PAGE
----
The exhibition will be less a finished product than an arena for a social process of creating places and situations with possibilities for improvisation and collective action. Nango’s work addresses indigenous identity and decolonialization, looking at these topics not in isolation, but as an expression of the ongoing dynamics between the so-called cultural centre and its peripheries.
The exhibition is based on a theoretical frame-work that Nango has set up together with collaborators from different artistic or academic backgrounds, including art historian Mathias Danbolt, writer Candice Hopkins and anthropologist Dimitris Dalakoglou. Following Nango’s ongoing investigations of the history of Sámi architecture, his library of books on the topic will be utilized in the exhibition, as well as a series of re-appropriated historical images from the 1700s. This series of hand-coloured drawings was made in the mid-1700s and is among the first known representations of Sámi architecture. In Nango’s exhibition, the images act as historical counterpoint, and a comment on the appropriation, circulation and representative power of images from indigenous cultures.
For a large-scale projection screen, Nango makes use of dried halibut stomachs that are sewn together. The technique, called skievvar in the coastal Sami tradition, is a way of making transparent windows in outhouses and simple buildings. Several of Joar Nango’s previous projects are brought to Bergen, and re configured for the exhibition, such as the girjegumpi, a small building made as a nomadic library inspired by the Sami gumpi, a herder’s hut mounted on sleigh runners. Nango’s van, a Mercedes Sprinter which was used in the project European Everything at Documenta 14 in 2017, will also be a central element in the Festival Exhibition. The physical infrastructure, and the travel itinerary between Bergen and Tromsø, form a geographical line between two site- specific landing points in the project. For European Everything he drove the same van from Tromsø to Athens – through the length of Europe – in an excursion in which themes of migration, relocation and the nomadic became a concrete experience. In May this year, the Sprinter doubled as a mobile TV studio during the production of Post-Capitalist Architecture TV.
A book will be co-published with Sternberg Press on the occasion of the exhibition, featuring new texts by Dimitris Dalakoglou, Mathias Danbolt, Candice Hopkins, Sigbjørn Skåden and Axel Wieder.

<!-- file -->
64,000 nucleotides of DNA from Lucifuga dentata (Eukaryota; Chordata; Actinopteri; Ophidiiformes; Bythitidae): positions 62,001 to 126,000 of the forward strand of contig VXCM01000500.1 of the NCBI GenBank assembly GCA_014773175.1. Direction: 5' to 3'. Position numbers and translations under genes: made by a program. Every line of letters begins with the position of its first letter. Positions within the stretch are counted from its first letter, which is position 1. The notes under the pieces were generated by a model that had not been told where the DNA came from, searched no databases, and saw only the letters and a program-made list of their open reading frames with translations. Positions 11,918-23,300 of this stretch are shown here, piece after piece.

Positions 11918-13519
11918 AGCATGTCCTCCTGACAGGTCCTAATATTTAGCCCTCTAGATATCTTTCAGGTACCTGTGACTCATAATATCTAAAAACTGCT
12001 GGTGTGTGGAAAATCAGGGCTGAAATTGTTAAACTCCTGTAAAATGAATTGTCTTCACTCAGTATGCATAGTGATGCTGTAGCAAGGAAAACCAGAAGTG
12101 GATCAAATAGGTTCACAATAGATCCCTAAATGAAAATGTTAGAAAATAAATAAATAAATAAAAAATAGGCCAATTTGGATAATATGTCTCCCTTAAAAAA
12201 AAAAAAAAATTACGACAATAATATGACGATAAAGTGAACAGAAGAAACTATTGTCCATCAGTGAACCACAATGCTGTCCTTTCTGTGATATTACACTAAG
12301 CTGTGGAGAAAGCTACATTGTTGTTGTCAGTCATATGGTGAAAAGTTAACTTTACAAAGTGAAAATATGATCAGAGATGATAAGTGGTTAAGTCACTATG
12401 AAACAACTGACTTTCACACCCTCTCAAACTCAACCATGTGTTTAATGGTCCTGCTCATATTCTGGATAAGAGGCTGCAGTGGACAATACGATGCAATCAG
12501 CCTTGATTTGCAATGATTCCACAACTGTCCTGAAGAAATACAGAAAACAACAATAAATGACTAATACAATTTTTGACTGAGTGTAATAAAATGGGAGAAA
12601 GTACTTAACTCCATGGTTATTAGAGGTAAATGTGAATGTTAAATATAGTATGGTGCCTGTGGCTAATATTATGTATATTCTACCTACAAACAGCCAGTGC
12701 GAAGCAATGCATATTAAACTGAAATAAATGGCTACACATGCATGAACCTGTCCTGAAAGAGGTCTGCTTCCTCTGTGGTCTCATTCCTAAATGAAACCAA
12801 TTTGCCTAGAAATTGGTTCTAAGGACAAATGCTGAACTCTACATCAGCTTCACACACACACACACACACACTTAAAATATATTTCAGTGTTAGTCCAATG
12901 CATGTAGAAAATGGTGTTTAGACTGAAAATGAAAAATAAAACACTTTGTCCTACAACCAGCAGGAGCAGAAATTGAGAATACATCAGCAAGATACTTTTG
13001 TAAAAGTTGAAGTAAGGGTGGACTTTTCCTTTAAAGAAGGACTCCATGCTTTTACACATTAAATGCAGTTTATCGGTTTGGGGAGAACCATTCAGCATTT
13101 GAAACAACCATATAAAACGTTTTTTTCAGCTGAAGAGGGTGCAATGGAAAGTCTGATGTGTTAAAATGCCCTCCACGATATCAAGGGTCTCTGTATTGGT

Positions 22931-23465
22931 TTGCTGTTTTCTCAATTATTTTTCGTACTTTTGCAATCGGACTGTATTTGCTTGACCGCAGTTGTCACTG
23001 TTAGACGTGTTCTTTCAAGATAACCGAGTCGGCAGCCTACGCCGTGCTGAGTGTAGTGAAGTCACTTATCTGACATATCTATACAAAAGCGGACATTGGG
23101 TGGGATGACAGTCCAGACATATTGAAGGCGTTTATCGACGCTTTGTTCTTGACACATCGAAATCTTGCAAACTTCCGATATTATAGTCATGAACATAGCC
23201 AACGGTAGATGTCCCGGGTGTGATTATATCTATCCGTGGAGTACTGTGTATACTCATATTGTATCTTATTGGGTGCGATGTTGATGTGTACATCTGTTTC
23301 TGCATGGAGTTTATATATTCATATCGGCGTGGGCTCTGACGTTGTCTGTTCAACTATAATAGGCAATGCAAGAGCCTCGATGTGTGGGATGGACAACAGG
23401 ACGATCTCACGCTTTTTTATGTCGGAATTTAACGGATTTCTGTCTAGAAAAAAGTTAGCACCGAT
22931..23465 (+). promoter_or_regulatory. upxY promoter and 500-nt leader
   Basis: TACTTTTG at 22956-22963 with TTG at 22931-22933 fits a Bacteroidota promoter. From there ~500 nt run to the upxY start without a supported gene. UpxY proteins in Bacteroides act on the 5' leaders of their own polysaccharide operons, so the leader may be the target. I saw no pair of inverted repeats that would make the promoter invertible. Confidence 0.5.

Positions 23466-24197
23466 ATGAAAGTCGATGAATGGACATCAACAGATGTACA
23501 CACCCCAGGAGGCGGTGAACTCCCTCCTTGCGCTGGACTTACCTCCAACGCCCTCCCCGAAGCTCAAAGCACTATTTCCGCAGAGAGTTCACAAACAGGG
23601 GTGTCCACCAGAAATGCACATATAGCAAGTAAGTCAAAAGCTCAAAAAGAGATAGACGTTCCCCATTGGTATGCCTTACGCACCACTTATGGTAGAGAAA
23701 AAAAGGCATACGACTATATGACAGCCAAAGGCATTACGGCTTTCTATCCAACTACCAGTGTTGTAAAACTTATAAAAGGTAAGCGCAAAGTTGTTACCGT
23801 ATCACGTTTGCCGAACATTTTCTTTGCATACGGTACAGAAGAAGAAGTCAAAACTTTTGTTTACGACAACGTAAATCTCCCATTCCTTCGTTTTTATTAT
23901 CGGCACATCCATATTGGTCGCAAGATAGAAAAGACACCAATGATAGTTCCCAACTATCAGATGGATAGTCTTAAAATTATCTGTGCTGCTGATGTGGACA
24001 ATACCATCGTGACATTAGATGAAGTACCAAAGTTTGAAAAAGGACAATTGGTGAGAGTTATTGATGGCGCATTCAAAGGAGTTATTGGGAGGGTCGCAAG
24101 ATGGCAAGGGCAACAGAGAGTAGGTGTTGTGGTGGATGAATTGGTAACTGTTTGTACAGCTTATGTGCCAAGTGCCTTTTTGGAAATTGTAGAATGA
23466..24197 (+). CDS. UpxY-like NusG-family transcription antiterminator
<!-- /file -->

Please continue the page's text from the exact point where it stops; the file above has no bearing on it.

Joar Nango & Ken Are Bongo
Post-Capitalist Architecture TV
As a first chapter of the Festival Exhibition, Joar Nango made a three-part TV series together with Sámi filmmaker Ken Are Bongo, exploring Sámi architecture. The series was produced by Bergen Kunsthall as part of the Bergen International Festival in May 2020, which could not be held in a physical form due to the global Covid-19 pandemic. The series was filmed with a mobile TV studio during travels through the northern landscape, meeting guests for interviews and visiting key architectural sites.
With: Candice Hopkins, Elin Haugdal, Elin Már Øyen Vister, Dimitris Dalakoglou, Thora Petursdottir, Ande Somby, Lan Paulsen, Elle Márjá Eira, Mathias Danbolt, Chris Cornelius, Matti Aikio, Anders Rimpi, Alexander Rishaug, Taqralik Partridge, Liisa-Rávná Finnbog, Allessandro Petti, Per-Issát Juuso
The Festival Exhibition
Bergen Kunsthall´s flagship exhibition, established in 1953. Each Summer, we present a large-scale exhibition with new work by a Norwegian artist, in connection with the Bergen International Festival (Festspillene i Bergen). The exhibition is considered the most important solo presentation for a Norwegian artist in their home country and creates a national debate about the state of the art, similarly to the Turner Prize in the UK.
Recent Festival Artists at Bergen Kunsthall include Marianne Heske (1993), Olav Christopher Jenssen (2000), Bjarne Melgaard (2003), AK Dolven (2004), Elmgreen & Dragset (2005), Børre Sæthre (2007), Marianne Heier (2012), Gardar Eide Einarsson (2013), Fredrik Vaerslev (2016), Ane Hjort Guttu (2015), Mari Slaattelid (2019) and Joar Nango (2020) among others.
The Festival Exhibition 2020 is supported by Kulturrådet, Sametinget, Bergesenstiftelsen, H. Westfal-Larsen og Hustru Anna Westfal-Larsen’s Almen-nyttige Fond, Norske Kunstforeninger.
Bergen Kunsthall is supported by the Department of Culture, Bergen City Council, Vestland County Council, Fritt Ord and Sparebanken Vest.